How To Calibrate A Laser Level – Line, Rotary, and Spot


Laser levels are creative tools that release a laser beam to show a vertical or horizontal illuminated line on a surface. They are usually used for home remodeling and in the construction industry when a straight and accurate level reference is needed. Laser levels can be used outdoors or indoors. They can even be used for tasks as basic as hanging cabinets or pictures on a wall to more tasking projects like checking the level of a foundation or leveling the ground for a new building.

Laser levels will discharge a red or green beam. A green beam requires more battery power and is noticeably brighter and easier to see when outdoors. A red beam doesn’t use up as much power and is mostly used in dimly lit places and indoors.

Many laser levels come already calibrated, but some don’t. Calibrating your laser level is essential. Normally, a laser level can remain calibrated for as long as a year, depending on the type of working conditions it has been put through. For example, a laser level that has fallen a couple of times may have taken some hard knocks that may lead to the laser level needing a calibration.


There are three most common types of laser levels, which would be explained further below;


Line lasers emit a single vertical or horizontal illuminated line onto any surface. These laser lines are mostly used for simple leveling to arrange items on one wall, for example, installing cabinets.


Spot lasers emit a small circle of light on a work surface or wall. They can project a single dot or even multiple dots of reference on a surface. They are usually used as a plummet and can also be used to run electrical wiring and plumbing.


These lasers project a laser in a 360-degree circle to make a level plane through the area. These lasers are used when a reference plane needs to be made across multiple walls like flooring a deck or installing outlets. Rotary lasers are mounted on a steady tripod, and the height is adjusted to achieve the needed plane.


Laser level calibration is an essential step to ensure that the alignment and accuracy remain within the manufacturer’s specifications. Most accurate laser levels will have a level of accuracy of about 1/16 inch at 100 feet, depending on the working conditions that it has been subjected to.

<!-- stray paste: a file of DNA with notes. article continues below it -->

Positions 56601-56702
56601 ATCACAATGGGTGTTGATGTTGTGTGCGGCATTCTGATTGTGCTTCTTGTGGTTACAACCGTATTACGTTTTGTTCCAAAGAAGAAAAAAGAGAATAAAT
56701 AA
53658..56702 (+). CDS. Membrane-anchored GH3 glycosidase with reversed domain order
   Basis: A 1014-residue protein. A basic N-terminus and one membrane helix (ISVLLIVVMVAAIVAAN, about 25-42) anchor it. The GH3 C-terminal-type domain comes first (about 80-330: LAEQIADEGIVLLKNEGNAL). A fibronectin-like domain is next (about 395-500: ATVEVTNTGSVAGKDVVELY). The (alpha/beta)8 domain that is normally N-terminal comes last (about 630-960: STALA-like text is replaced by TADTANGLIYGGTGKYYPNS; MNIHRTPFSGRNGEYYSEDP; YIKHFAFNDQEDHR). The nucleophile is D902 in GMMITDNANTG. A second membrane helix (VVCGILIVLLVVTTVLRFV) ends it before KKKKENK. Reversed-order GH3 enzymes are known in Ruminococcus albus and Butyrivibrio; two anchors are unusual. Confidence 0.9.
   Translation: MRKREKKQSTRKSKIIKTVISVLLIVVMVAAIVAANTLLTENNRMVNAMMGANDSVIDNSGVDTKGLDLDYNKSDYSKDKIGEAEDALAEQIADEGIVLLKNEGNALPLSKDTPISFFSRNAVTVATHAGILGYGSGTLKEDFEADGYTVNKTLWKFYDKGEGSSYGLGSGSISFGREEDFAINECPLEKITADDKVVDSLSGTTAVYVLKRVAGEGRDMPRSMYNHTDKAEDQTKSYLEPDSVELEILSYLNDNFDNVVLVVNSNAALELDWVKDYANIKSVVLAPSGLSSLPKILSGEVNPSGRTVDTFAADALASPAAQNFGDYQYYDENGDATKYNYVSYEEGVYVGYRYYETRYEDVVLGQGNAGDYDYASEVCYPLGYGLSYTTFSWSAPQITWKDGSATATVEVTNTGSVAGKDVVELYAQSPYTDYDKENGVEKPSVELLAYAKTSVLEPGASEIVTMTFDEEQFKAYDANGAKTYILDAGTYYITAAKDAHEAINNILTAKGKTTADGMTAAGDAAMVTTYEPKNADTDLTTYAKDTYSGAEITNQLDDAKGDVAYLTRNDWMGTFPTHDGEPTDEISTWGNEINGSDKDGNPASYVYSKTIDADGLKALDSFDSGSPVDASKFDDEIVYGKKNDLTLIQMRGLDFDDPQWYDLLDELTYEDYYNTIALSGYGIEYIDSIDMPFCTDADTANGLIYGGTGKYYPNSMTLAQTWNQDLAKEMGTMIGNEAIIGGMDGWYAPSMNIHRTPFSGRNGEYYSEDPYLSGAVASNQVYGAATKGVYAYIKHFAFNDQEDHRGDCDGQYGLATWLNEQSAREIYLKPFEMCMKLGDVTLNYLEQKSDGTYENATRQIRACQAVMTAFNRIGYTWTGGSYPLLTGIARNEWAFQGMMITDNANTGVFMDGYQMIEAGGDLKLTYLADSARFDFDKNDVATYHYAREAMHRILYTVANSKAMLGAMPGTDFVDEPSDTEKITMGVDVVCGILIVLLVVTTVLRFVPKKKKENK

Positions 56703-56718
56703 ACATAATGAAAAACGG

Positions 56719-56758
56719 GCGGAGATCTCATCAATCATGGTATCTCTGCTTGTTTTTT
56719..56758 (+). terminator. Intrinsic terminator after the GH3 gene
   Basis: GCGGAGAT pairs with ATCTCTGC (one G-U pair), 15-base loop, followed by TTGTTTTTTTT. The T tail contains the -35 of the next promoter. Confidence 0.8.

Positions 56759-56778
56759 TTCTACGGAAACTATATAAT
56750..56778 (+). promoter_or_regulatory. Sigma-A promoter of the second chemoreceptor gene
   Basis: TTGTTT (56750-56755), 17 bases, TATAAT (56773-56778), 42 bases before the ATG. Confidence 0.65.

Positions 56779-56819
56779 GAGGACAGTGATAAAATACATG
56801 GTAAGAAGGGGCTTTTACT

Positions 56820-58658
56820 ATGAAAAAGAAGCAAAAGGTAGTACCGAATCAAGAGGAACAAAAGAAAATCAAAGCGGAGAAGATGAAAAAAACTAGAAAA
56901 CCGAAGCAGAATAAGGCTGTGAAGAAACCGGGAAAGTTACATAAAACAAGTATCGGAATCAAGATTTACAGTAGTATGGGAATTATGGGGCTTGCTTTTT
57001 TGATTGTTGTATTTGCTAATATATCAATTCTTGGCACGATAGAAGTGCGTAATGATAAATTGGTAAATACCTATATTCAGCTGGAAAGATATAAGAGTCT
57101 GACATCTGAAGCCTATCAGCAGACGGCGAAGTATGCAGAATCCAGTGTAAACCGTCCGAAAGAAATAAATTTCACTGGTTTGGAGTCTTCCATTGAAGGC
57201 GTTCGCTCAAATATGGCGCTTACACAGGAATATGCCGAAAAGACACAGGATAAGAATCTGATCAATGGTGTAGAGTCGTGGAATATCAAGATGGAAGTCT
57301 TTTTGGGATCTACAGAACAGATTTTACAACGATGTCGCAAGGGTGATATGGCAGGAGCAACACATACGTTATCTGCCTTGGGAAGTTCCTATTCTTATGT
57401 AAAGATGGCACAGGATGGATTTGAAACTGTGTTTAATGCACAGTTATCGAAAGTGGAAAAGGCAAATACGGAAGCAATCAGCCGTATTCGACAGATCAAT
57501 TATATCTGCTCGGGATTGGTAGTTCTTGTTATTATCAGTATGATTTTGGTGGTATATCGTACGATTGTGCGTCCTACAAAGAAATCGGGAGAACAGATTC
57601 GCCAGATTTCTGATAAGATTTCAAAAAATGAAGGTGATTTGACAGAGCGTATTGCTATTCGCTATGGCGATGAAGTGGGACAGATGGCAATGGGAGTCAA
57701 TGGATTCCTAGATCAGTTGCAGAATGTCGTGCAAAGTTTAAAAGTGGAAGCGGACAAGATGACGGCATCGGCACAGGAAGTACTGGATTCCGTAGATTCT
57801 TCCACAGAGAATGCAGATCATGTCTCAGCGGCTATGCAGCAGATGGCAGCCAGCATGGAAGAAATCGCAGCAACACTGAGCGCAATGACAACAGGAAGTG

Most laser levels have a locking system that stabilizes their inner mechanisms when being moved. It is important to transport the laser levels properly. Ensure that the locking system is in place during transportation or when being stored at a construction site to reduce damage.


The process of calibration for laser levels are the same for each of the different level types. A regularly used method to check the calibration is to compare the laser level against another calibrated laser level.

Now, to check the level against itself, the level should be put in the center of a large room on a sturdy tripod or surface. The laser should be put in a spacious room that’ll allow you to space them at least 20-50 feet from one of the walls.

Next, turn on the laser and mark the height on the paper where the laser beam bisects the wall. Rotate the 180 degrees level body so that the opposite side faces the wall, then mark the height on the paper on the wall. If the laser possesses a Y-axis, rotate the body of the laser to 90 degrees and mark the height on the paper. Repeat this process but to 180-degrees and mark the height on the paper.

If the laser’s alignment is not in the specifications, you will need to make an adjustment to ensure that the laser is aligned. Many units require a manual adjustment using calibration screws situated under a cover on the level’s body. Some models come with an option of calibrating itself using a mode to self-calibrate that will make a calibration routine at the simple touch of a button. You can also re-adjust the height of the laser beam in the self-calibration mode.

A basic calibration and alignment can be established on-site with the right tools. Still, it is advisable to systematically send the unit to a professional like a qualified calibration laboratory for a full calibration check. Also, see how to use a laser level with a tripod


Laser level calibration is essential and must be done periodically. The type of calibration which you will be using is based largely on the type of laser level. It is advisable to calibrate your laser level from the onset of the purchase. In conclusion, it is very important to calibrate your laser levels. It will assist in prolonging the quality and service life of your laser level and save you a ton of wasted energy and time.